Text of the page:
Okay, if this was a kitten... or, hell, a full-grown cat... I would think it could be subdued by the flight crew without an emergency landing. Kinda makes the EUropilots sound like... um, pussies.
A new report from the Bureau of Labor Statistics shows the U.S. with real gross domestic product per person in 2003 of $34,960 (in 1999 dollars). This is well above every European country. The most productive European country, Norway, has a per capita GDP of just $30,882 (converted using purchasing power parity exchange rates). The major countries of Europe are even further behind: United Kingdom ($26,039), France ($25,578), Italy ($24,894), and Germany ($24,813).
In other words, Europeans produce no more per year than Americans did 20 years ago. And they are not catching up. According to the Bank for International Settlements in Switzerland, the productivity gap between the U.S. and Europe is actually widening. In the Euro area as a whole, workers were 86 percent as productive as American workers in 1995. In 2003, this fell to 84 percent.
As a consequence, living standards are much lower in Europe than most Americans imagine. This fact is highlighted in a new study by the Swedish think tank Timbro. For example, it notes that the average poor family here has 25 percent more living space than the average European. Looking at all American households, we have about twice as much space: 1,875 square feet here versus 976.5 square feet in Europe. On average, Europeans only live about as well as those in the poorest American state, Mississippi.
According to a July 25 report in the New York Times, on an average day 25 percent of Norway’s workers call in sick. A 2002 study in Sweden found that the average worker there took more than 30 sick days per year. Makes you wonder just how good their health-care systems really are.
Bush isn't that great, but he's not as terrible as he's made out to be. Kerry isn't that great, but it's hard to tell when no one in the press will ask basic questions like "You say you have a plan to win in Iraq, what is it?" and "How do you explain the inconsistencies in your accounts of your Vietnam-era experience?"
The donks are ill-served by having a fawning press that acts as their PR arm. The press insulates them from having to behave sanely and deal honestly with voters. Maybe it will save their bacon this election, but in the long run, isolation from reality is not healthy. (e.g. Michael Jackson). The out-of-touch celebrity insulated by press agents, depending on publicists to sell an image to the public, is a pretty good one for the modern democrat party.
Tuesday, August 10, 2004
1. Immediate doubling of Canada's population.
2. Increase of Canadian GDP from $957.7 billion (2003 est.) to $2.3 Trillion.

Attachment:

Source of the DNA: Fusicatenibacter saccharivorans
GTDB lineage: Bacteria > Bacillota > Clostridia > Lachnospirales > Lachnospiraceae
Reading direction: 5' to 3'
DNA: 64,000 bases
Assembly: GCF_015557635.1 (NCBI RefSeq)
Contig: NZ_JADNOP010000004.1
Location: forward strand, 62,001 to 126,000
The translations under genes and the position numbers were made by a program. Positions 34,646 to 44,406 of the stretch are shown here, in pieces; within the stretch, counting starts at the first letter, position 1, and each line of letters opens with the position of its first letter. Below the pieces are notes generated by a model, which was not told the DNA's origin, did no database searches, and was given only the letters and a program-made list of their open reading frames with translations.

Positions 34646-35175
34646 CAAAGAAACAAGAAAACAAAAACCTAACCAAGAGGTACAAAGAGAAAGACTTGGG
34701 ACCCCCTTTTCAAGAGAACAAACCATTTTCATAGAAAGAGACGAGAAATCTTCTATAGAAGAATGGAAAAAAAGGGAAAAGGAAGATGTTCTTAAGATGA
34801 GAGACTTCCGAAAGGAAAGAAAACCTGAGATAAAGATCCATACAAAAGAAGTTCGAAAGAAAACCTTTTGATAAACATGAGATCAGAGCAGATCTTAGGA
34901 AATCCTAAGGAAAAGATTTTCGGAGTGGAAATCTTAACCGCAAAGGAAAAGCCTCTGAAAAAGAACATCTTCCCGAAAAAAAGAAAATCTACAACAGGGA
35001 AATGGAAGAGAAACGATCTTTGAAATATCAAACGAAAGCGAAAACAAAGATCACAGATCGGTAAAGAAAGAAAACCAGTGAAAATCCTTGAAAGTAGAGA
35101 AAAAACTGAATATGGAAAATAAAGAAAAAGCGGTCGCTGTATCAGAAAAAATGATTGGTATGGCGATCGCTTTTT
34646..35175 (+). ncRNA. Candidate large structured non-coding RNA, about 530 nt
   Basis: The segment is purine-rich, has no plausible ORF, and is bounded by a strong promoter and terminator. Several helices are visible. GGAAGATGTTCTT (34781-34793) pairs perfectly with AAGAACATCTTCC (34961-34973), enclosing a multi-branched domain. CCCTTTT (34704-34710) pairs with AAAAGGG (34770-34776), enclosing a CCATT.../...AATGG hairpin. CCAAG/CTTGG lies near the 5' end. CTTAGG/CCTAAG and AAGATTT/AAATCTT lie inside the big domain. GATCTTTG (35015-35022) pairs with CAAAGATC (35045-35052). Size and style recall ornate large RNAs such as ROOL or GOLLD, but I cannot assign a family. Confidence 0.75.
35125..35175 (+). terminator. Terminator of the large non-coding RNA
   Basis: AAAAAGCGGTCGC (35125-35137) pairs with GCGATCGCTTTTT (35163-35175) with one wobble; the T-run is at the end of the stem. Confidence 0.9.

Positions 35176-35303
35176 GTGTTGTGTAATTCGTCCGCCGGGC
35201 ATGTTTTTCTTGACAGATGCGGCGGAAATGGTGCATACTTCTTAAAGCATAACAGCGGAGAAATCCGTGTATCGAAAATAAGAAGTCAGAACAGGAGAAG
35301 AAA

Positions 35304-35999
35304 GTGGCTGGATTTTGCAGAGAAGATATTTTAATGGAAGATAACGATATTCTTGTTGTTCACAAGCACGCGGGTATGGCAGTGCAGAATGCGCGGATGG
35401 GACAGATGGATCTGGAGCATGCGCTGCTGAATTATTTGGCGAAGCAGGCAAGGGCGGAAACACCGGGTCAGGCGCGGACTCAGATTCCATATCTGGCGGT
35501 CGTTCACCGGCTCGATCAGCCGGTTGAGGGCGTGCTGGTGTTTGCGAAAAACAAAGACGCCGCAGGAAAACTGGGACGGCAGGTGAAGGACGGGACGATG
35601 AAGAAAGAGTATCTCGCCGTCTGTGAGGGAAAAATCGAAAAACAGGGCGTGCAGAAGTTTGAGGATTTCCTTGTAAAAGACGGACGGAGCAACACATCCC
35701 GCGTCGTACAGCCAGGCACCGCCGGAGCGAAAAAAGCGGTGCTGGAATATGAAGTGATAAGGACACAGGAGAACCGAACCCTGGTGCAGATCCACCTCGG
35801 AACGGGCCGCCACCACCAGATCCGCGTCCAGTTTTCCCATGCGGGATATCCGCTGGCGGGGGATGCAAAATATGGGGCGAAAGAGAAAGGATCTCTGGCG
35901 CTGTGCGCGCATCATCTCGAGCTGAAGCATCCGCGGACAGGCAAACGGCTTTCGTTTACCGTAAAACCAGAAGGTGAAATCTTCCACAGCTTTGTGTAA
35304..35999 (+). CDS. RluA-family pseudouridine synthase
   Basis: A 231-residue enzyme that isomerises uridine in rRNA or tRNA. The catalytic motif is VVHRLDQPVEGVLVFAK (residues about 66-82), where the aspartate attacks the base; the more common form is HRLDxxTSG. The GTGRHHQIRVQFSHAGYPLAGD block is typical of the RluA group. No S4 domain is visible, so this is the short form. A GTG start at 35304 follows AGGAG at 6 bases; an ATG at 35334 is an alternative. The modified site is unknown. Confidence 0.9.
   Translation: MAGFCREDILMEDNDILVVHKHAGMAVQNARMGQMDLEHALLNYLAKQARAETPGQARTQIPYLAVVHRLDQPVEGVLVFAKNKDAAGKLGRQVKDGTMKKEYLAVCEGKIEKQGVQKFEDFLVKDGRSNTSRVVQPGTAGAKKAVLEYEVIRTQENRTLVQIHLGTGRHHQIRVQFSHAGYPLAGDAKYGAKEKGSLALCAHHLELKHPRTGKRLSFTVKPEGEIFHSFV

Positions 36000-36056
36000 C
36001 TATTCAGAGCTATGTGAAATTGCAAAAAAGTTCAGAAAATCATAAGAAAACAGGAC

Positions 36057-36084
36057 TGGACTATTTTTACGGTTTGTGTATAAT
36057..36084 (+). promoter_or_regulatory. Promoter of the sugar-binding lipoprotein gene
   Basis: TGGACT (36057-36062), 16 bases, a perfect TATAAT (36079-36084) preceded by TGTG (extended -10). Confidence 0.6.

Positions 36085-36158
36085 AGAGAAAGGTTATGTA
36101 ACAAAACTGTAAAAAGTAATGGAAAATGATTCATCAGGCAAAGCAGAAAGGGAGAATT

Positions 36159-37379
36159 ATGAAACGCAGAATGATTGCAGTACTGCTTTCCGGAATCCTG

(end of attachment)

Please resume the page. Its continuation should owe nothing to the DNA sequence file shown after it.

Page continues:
3. Convenient delivery of Mexican labor to your doorstep, backyard, corner in front of the Home Depot...
4. Charles becomes a Canadian
5. LA Kings, San Jose Sharks, Anaheim Mighty Ducks.
6. Repatriation of William Shatner and Mike Myers.
7. Svend Robinson and Winona Ryder can be shopping buddies
8. Hollywood exports Canadian culture worldwide.
9. Mexican-Canadians in California provide cultural balance to French Canadians in Quebec.
10. Ahnuld can become Prime Ministernator.
Think about it, won't you? Thank you.
Addressing the challenges of covering politics in a politically polarized environment, CBS (Dan) Rather stated that "fear has increased in every newsroom in America," and added that reporting on explosive issues can bring a torrent of e-mails and phone calls. That can lead to a situation, he said, in which journalists conclude that "when you run this story, you're asking for trouble with a capital 'T'. . . Why run it?"
Well, Dan, there are many ways to answer that, the first being "You're journalists, for Set's sake! It's your freakin' job to tell the story!".
Also, one notes that fear of 'asking for trouble' apparently did not discourage you from running Abu Ghraib stories day after day after day after day for weeks on end. 'asking for trouble' didn't stop you from promoting spurious allegations that Bush was AWOL from the Texas ANG during Vietnam. 'asking for trouble' didn't stop you from covering the spurious allegations of disgruntled unemployed bureaucrats like Richard Clarke and Joe Wilson when they were slamming the president.
No, you only seem to be afraid of 'asking for trouble' when it comes to reporting fairly on the charges made by the SBVFT. You're only afraid of 'asking for trouble' play when it comes to avoiding accurate coverage of Palestinian babarity. You're only afraid of 'asking for trouble' when it comes on exposing the deranged lies of fanatical Bush-haters like Michael Moore.